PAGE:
Friday, 7 October 2011

Ada Lovelace Day

Despite my obvious leaning towards the arts and my passion for literature, I've always felt a strong pull towards the sciences as well. I studied physics at A-level, and of all the subjects I took, it is that still intrigues me now above all else. Perhaps that's due to the spectacular and enthusiastic teachers that I was very fortunate to have, but for whatever reason, my interest in the topic is one that still persists now.

Because of that, I've decided to turn my literary blog over to the dark side today to mark Ada Lovelace Day. Ada is a woman who has always fascinated me; until last year I lived in the village in which her father, Lord Byron, is buried. George Gordon Byron is one of my greatest inspirations, and as such, I spent much of my free time whilst living in Nottinghamshire researching his life. When I first read about his daughter, Ada, my interest was immediately piqued.

Like the father she did not know, Ada fought against the conventions of her time. Born in the midst of the glorious and debauched Regency era in England, her mother raised her to be the very opposite of her father, fearful that she might inherit Lord Byron's infamous and volatile poetic temperament that led to him being described as 'mad, bad and dangerous to know'. Instilling in her daughter a love for science, logic and mathematics from a young age, Annabella Millbanke provided her child with the early tools to become renowned as 'the Enchantress of Numbers' and, perhaps, the very first computer programmer.

It was a tragedy that Ada's life was cut short by cancer at the age of thirty six, and painful to imagine how much more she could have achieved had she been able to live a longer life.

Still, though, what she managed was spectacular, throwing off the confines that had historically been applied to women and unknowingly becoming an inspiration for generations of women to come.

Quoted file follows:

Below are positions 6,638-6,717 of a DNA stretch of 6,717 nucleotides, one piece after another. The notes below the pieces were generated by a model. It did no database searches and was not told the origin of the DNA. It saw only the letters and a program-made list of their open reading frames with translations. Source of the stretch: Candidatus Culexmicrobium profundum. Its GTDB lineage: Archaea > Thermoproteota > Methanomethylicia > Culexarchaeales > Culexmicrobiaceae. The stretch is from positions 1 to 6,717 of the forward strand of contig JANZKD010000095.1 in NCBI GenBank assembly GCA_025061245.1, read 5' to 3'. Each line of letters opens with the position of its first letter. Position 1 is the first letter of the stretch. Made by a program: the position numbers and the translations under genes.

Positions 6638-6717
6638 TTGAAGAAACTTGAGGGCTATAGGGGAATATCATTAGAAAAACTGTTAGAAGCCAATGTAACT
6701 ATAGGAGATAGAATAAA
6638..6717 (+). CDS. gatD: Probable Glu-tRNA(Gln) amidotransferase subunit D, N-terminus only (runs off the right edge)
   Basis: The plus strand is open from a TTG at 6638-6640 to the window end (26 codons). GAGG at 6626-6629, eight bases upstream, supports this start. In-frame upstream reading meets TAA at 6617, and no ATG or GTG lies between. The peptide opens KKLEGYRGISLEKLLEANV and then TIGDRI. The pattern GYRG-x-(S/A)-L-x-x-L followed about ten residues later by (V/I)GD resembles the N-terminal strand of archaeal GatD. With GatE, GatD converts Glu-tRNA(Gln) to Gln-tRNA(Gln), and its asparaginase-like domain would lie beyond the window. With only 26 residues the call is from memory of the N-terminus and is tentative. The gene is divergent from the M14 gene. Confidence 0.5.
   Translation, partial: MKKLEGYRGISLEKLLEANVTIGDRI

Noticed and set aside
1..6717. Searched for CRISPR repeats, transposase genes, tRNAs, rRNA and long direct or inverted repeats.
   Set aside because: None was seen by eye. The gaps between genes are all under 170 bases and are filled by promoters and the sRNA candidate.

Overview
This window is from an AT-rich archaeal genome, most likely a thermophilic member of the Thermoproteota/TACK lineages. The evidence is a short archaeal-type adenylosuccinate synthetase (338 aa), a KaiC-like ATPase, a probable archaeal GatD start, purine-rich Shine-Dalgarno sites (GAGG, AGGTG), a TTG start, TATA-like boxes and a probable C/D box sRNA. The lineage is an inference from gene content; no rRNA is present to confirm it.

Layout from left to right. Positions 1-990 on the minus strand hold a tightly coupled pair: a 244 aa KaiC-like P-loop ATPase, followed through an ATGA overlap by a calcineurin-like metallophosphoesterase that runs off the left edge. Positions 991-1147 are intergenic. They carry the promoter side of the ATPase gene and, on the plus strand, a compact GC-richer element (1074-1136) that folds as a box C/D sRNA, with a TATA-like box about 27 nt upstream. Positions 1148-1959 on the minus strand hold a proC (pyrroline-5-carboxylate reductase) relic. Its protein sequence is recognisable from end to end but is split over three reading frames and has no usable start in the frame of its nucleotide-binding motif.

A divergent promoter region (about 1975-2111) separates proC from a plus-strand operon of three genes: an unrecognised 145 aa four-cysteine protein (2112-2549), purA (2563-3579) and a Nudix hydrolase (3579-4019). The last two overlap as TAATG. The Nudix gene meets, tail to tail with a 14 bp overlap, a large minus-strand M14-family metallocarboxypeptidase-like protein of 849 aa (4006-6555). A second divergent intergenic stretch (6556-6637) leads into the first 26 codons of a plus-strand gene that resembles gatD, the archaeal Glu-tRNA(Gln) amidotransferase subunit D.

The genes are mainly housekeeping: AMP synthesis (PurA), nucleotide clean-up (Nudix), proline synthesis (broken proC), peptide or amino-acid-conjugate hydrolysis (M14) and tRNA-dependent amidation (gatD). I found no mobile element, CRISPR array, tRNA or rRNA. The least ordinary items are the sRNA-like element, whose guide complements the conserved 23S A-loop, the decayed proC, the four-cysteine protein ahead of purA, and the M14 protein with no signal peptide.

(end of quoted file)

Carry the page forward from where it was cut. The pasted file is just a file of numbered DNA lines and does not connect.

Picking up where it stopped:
Working alongside the famous Charles Babbage, she translated Luigi Menabrea's notes on Babbage's Analytical Engine - the forerunner for the modern computer - and in doing so, created an article three times longer than the original that many recognise as containing the world's first computer program.

Ada was buried alongside her father at the very beautiful Church of St. Mary Magdalene in Hucknall, Nottingham. I spent many hours there paying silent homage to the both of them, and, with Newstead Abbey, it is one of the things I miss most since leaving Nottingham

Ada Lovelace Day is all about recognising the women who have been influential in the fields of science, mathematics, engineering and technology; areas which are, of course, traditionally dominated by men. The woman who has most inspired me is not someone that any of you will know, but she is the most important woman in my life - my aunt and my godmother, Audrey.

Through Audrey, I've learnt to revel in my love of learning and push myself further each day. Qualifying as a nurse in the 1970's, my aunt has constantly fought to keep learning and advance herself. Her knowledge of medicine is spectacular, and she has deservedly won herself many advancements and much recognition in her field. She makes me incredibly proud to be her niece, and now that I have a daughter myself, I only hope that my daughter will come to love her aunt as much as I do.

Perhaps, one day, my daughter will make the decision to work in the sciences. Without sounding like an overly proud mamma, she's one smart cookie, and if she has even half of the determination of her great-aunt, she'll go far and achieve whatever she sets her mind to - just like Ada Lovelace.

So, this one goes out to all the women out there, both today and through the ages, who have devoted themselves to scientific advancement and furthering our understanding of the world around us. This romantic and temperamental author salutes you.

Kate x


  1. As a Nottingham lad, and a geek, you were bound to win me over with this one.

  2. You get double plus points in my book then!